Philadelphia Flyers chairman and founder Ed Snider has died at age 83, the team announced Monday. He’s remembered as one of those rare builders whose impact on a city and franchise will last a very long time.
Snider was chairman of Comcast Spectacor, owner of the Flyers, the Wells Fargo Center, Comcast SportsNet and Global Spectrum. He was also briefly the owner of the Philadelphia 76ers.
His legacy wasn’t just bringing NHL hockey to Philadelphia, seeing it grow and seeing the Stanley Cup come to the City of Brotherly Love. He also wanted to build the game and the community, putting together initiatives like the Ed Snider Youth Hockey Foundation, which is familiar to anyone who has watched a Flyers home broadcast.
You’ll see some great Snider stories, but he wanted @SniderHockey to be his legacy. Said “That’s the only thing I’ve ever put my name on.”
— Dave Isaac (@davegisaac) April 11, 2016
Snider had been battling bladder cancer for some time and the struggle became dire in recent months. Snider wasn’t a part of the team photo this year for the first time in team history.
Beloved by the players who wore the “P,” his health has fueled some of his players to push for the 38th playoff berth in team history. They got that playoff berth in the season’s final days.
From the team’s announcement:
Mr. Snider was an icon – the father of the Philadelphia Flyers hockey club, an entrepreneur, a philanthropist, a risk-taker and a true visionary in the sports and entertainment industry. He was widely respected and admired for his passion, his vision, and his leadership, not only on the ice, but in the game of life as well.
Snider helped found the team back in 1966 and has been instrumental in keeping the franchise in town and thriving.
Philadelphia Flyers President Paul Holmgren offered a statement:
Today, the Philadelphia Flyers, the city of Philadelphia and the National Hockey League have lost a true icon. Mr. Snider is the face of the Flyers franchise. He is revered and loved by all of his current and former players and has the utmost respect of the entire hockey world. Mr. Snider’s passion and drive to be the best has made the Flyers brand one of the most recognizable in all of sports. His desire to always have the best team possible for this city and for our fans is a true testament to his passion for the Flyers and his will to win. On this sad day, our thoughts and prayers are with Mr. Snider’s wife, Lin; his children — Craig, Jay, Lindy, Tina, Sarena and Sam; as well as all of his grandchildren. Mr. Snider will be truly missed by all of us but his spirit along with the culture he created and instilled will live on with the Flyers organization forever.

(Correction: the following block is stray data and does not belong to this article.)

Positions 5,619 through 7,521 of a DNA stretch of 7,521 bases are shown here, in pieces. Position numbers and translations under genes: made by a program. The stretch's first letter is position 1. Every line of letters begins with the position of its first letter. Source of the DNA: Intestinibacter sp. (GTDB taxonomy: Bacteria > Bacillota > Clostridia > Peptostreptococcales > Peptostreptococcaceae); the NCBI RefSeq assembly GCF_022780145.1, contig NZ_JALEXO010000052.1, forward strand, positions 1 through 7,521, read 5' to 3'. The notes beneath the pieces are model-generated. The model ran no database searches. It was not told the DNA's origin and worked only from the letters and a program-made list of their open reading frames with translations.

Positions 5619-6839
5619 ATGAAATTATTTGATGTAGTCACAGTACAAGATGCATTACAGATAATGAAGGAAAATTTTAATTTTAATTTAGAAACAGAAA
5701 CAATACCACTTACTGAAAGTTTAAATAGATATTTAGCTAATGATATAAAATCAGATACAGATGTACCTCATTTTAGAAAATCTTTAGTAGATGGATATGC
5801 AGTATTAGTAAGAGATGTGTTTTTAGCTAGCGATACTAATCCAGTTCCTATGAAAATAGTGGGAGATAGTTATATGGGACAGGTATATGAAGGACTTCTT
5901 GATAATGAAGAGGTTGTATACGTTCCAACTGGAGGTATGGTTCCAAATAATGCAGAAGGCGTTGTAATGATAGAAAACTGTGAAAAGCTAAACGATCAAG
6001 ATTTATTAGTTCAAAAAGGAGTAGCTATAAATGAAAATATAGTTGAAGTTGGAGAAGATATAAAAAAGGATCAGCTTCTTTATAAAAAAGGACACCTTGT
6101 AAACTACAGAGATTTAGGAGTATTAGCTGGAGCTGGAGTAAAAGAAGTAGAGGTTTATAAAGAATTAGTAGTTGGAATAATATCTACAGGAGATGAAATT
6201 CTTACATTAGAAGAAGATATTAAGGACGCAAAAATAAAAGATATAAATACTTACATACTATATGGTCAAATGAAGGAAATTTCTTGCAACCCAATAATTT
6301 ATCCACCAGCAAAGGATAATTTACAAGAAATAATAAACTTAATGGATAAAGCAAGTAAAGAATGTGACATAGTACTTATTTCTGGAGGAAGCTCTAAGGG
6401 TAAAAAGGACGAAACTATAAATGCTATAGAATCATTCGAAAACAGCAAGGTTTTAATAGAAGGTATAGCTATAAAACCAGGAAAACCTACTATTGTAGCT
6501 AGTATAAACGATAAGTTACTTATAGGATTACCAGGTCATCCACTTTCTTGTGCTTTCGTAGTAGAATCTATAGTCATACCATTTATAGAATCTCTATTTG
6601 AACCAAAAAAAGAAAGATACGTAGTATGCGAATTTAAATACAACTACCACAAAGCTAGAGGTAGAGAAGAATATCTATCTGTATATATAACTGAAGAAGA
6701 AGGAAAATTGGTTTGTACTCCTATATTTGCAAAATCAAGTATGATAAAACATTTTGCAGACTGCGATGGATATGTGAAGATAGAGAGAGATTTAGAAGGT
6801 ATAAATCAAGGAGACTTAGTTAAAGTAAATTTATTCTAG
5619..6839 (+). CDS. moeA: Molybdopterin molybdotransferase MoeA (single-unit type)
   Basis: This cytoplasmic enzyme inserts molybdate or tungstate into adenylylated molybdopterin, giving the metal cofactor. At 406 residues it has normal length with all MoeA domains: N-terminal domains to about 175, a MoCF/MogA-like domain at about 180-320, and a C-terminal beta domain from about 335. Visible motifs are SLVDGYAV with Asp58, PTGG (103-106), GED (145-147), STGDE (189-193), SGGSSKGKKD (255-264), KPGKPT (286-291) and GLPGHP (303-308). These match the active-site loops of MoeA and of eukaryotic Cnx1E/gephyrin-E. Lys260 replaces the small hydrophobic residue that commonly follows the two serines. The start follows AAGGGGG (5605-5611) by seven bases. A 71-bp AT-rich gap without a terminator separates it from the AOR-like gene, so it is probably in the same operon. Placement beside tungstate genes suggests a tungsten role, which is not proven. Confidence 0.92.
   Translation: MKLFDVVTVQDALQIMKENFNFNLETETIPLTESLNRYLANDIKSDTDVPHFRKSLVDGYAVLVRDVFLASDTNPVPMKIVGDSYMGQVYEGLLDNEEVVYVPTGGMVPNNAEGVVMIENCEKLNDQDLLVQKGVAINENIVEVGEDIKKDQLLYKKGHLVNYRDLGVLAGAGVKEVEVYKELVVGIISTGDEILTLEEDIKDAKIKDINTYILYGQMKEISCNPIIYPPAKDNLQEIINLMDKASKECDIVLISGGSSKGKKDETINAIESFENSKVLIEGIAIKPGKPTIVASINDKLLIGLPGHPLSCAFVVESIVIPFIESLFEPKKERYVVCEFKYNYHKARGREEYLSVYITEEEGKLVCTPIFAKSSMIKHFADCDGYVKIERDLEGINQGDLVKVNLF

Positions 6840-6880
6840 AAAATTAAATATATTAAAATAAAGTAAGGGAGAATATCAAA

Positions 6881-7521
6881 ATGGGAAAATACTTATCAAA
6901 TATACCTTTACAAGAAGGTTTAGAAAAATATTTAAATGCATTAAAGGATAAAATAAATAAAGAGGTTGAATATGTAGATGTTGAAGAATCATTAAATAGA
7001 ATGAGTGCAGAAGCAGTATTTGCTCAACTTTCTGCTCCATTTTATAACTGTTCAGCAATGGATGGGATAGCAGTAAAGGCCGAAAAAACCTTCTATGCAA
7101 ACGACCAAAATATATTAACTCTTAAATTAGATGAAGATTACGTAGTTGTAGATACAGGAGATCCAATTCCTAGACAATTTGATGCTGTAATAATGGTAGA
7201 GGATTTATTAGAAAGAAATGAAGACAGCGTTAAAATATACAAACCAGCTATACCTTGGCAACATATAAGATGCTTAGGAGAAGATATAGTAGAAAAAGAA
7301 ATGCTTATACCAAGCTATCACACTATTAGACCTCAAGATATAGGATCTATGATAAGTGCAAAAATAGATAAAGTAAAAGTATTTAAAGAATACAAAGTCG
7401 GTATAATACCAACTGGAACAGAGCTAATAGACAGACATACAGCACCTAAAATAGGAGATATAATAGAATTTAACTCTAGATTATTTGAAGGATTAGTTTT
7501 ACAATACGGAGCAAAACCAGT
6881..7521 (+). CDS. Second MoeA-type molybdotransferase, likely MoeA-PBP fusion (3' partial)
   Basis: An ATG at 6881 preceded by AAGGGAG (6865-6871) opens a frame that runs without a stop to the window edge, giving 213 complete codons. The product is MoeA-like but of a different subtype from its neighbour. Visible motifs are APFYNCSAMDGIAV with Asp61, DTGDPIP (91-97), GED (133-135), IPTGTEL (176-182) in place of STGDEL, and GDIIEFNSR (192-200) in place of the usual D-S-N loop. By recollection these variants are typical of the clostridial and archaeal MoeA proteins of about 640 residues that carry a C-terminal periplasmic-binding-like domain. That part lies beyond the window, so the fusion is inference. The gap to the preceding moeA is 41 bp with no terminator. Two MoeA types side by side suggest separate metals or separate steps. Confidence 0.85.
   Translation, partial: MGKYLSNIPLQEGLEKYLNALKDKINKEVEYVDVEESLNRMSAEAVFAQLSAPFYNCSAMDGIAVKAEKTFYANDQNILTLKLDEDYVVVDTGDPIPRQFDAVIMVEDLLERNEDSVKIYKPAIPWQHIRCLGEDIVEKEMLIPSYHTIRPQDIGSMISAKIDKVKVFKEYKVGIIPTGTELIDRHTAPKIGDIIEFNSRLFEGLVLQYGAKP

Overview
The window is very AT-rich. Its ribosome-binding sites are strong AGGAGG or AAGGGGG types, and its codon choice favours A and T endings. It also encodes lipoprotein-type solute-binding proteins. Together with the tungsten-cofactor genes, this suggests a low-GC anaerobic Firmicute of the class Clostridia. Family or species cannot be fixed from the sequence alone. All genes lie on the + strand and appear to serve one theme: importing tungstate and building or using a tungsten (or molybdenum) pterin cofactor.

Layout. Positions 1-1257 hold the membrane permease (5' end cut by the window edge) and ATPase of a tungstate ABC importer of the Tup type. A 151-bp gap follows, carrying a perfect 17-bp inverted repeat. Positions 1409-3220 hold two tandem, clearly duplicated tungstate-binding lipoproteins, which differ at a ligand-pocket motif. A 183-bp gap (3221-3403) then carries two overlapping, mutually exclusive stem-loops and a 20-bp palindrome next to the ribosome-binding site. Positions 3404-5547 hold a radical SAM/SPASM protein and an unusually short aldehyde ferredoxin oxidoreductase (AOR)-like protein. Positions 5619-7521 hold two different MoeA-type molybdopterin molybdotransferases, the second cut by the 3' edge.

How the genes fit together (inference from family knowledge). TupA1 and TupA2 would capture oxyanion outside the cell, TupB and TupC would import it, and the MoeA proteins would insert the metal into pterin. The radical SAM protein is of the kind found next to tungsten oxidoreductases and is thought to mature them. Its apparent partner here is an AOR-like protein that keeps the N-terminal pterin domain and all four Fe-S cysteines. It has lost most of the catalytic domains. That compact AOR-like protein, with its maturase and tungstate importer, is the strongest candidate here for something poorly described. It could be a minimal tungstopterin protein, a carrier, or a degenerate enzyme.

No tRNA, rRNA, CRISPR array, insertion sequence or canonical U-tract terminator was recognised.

Commissioner Gary Bettman also released a statement about Snider’s friendship and ability as a key builder in the hockey world.
Ed Snider was the soul and the spirit of the Flyers, who have reflected his competitiveness, his passion for hockey and his love for the fans from the moment he brought NHL hockey to Philadelphia in 1967.
Ed created the Flyers’ professional, no-nonsense culture, fostered their relentless will to win and set the highest standards for every activity on and off the ice, including such initiatives as the Ed Snider Youth Hockey Foundation and the Flyers Wives Carnival. While the loss of Ed Snider tears a hole in the heart of the Flyers and the city of Philadelphia, and leaves a massive void in the city’s sports landscape, it also challenges all who knew him to carry forward the great works that are his legacy.
On a personal note, I have valued Ed’s counsel, I have admired his philanthropy and truly have cherished his friendship. Ed was an unmistakable presence and an unforgettable personality. Like most people who had the pleasure of knowing Ed, I will miss him terribly.
As the NHL family grieves Ed’s passing, we also celebrate his courage, his vision, his leadership and his commitment to future generations of players and fans. We send our thoughts of compassion, comfort and strength to his family, his friends and all whose lives he touched.
Dustin Nelson is the News Editor for The Hockey Writers. He’s a contributor to Hockey Prospectus, Hockey Wilderness, and writes a column for Rotowire. He’s also written for Gone Puck Wild, Wild Xtra, InDigest, Electric Literature, The Rumpus, Tiny Mix Tapes, Prefix Magazine & other publications. Have a tip? Email him at dlukenelson[at]gmail[dot]com.